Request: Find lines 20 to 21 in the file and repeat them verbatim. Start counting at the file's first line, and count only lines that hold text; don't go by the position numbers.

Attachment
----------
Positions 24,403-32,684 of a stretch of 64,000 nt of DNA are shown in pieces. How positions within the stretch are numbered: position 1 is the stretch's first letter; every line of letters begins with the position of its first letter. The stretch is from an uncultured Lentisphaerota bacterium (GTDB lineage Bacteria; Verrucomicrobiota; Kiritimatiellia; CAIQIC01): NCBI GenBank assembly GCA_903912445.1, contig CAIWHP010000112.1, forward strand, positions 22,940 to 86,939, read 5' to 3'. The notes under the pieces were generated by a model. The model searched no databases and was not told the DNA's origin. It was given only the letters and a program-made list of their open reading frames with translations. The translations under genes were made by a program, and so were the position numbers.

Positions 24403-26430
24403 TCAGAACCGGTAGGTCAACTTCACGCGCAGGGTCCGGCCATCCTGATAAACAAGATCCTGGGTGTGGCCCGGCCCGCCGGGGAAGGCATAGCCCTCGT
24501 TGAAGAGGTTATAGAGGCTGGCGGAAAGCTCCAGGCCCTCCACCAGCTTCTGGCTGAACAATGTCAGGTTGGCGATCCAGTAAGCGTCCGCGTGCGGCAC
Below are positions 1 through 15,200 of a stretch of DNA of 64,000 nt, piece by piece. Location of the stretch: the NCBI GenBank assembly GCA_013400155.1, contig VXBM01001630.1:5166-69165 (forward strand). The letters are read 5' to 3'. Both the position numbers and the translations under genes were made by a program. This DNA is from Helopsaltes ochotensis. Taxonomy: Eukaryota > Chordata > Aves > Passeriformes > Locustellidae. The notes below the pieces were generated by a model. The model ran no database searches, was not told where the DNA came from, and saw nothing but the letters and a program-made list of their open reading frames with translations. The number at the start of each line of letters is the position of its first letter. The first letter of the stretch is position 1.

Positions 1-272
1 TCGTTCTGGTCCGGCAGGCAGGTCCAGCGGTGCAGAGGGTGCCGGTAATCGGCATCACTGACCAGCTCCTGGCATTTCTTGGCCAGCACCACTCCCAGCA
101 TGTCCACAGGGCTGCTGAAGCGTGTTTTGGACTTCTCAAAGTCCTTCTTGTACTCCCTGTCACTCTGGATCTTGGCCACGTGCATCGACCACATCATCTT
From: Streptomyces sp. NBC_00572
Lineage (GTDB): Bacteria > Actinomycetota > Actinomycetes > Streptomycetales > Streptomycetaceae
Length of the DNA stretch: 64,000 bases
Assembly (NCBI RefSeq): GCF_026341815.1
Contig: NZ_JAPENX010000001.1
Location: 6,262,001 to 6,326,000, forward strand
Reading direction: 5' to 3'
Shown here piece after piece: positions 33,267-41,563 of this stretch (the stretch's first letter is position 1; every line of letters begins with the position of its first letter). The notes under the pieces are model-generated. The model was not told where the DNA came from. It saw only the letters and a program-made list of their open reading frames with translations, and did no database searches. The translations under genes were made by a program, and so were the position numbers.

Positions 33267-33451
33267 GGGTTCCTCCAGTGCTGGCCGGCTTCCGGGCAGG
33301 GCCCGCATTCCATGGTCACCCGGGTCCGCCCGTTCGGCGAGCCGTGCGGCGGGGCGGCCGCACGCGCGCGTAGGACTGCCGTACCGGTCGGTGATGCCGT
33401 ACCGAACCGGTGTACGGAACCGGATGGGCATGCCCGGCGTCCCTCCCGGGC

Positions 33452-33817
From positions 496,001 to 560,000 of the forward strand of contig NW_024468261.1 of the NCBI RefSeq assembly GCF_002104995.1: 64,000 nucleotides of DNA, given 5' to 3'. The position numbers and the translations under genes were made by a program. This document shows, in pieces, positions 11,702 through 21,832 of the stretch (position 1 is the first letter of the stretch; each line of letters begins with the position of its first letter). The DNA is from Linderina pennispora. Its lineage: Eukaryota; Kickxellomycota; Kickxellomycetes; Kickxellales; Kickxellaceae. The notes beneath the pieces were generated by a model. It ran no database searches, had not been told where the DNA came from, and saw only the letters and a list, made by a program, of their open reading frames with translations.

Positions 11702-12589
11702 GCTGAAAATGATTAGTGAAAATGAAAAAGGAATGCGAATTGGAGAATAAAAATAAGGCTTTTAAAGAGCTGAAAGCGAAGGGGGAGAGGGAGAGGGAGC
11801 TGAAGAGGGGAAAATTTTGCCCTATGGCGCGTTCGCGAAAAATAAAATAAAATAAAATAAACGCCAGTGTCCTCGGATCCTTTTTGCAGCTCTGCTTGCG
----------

33401 ACCGAACCGGTGTACGGAACCGGATGGGCATGCCCGGCGTCCCTCCCGGGC

Positions 33452-33817